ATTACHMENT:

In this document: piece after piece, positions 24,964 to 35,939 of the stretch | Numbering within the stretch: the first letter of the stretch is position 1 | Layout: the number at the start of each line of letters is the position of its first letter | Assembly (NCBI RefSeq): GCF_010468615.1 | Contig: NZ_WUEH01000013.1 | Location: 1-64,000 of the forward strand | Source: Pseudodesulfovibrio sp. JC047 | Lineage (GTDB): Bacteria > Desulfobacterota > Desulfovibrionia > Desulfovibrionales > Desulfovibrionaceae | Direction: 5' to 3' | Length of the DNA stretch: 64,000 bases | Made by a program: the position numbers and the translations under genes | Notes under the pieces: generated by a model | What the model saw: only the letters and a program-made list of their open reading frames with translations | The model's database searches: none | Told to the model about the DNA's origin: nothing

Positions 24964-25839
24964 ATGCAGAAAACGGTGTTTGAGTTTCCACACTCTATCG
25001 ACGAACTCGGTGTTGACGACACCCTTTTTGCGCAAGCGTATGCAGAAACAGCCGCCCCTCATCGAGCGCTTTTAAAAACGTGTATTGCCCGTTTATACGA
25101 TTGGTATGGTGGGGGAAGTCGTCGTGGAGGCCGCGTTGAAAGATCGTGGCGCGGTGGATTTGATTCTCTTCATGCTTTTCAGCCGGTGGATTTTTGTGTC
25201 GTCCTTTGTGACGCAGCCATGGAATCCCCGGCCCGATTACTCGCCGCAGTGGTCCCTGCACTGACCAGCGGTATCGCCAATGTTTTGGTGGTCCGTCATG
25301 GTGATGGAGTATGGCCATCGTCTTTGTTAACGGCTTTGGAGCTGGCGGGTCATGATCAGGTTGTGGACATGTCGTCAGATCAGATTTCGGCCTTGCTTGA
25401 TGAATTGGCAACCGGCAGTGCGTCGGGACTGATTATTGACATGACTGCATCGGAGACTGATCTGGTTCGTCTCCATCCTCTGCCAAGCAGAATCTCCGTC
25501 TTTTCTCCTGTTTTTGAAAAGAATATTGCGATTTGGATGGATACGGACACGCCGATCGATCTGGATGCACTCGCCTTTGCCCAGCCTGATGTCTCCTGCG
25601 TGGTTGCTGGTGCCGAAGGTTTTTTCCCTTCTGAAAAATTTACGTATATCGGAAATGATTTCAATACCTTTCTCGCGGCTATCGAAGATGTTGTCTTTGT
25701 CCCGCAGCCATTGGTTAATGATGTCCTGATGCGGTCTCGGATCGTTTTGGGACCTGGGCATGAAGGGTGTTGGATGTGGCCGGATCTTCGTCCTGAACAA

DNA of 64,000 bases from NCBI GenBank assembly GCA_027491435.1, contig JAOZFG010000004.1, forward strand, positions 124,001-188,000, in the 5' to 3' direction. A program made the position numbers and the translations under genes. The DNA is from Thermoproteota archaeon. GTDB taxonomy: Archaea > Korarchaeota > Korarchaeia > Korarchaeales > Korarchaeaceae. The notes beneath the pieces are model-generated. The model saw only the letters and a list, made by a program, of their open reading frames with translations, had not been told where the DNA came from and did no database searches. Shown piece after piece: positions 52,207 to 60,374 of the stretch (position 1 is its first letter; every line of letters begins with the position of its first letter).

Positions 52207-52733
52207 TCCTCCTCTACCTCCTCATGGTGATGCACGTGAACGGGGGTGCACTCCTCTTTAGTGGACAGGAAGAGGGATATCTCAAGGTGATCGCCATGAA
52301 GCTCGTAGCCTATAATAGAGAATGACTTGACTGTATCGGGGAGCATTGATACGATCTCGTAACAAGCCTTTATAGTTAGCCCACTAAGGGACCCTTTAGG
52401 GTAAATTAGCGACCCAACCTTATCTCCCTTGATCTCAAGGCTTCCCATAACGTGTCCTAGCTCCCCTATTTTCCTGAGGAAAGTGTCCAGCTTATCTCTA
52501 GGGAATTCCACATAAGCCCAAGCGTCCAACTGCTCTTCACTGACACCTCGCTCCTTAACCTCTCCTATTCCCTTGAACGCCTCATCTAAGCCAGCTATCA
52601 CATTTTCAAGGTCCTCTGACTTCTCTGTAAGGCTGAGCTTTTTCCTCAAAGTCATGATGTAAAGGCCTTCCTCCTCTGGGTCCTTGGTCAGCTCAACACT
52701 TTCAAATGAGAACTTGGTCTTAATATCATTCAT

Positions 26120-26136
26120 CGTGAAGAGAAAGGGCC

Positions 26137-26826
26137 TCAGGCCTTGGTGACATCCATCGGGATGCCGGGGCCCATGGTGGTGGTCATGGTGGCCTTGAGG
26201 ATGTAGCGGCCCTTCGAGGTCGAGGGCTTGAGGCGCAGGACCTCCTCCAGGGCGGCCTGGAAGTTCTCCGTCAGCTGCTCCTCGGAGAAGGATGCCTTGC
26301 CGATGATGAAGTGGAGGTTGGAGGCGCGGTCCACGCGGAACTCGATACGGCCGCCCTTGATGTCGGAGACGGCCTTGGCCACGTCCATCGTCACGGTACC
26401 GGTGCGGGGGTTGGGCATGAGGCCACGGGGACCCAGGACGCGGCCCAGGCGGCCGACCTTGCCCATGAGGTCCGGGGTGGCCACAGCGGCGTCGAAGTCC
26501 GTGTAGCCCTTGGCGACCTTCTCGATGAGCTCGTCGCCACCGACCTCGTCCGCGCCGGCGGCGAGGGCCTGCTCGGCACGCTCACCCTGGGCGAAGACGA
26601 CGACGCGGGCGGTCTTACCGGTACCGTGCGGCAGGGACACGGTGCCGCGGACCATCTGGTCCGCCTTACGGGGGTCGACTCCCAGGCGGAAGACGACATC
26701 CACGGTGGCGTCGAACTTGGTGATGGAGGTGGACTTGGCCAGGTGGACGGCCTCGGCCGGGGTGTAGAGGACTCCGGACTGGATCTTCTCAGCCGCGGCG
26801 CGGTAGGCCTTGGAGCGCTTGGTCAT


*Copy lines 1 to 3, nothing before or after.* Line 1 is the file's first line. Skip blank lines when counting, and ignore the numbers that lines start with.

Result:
In this document: piece after piece, positions 24,964 to 35,939 of the stretch | Numbering within the stretch: the first letter of the stretch is position 1 | Layout: the number at the start of each line of letters is the position of its first letter | Assembly (NCBI RefSeq): GCF_010468615.1 | Contig: NZ_WUEH01000013.1 | Location: 1-64,000 of the forward strand | Source: Pseudodesulfovibrio sp. JC047 | Lineage (GTDB): Bacteria > Desulfobacterota > Desulfovibrionia > Desulfovibrionales > Desulfovibrionaceae | Direction: 5' to 3' | Length of the DNA stretch: 64,000 bases | Made by a program: the position numbers and the translations under genes | Notes under the pieces: generated by a model | What the model saw: only the letters and a program-made list of their open reading frames with translations | The model's database searches: none | Told to the model about the DNA's origin: nothing

Positions 24964-25839
24964 ATGCAGAAAACGGTGTTTGAGTTTCCACACTCTATCG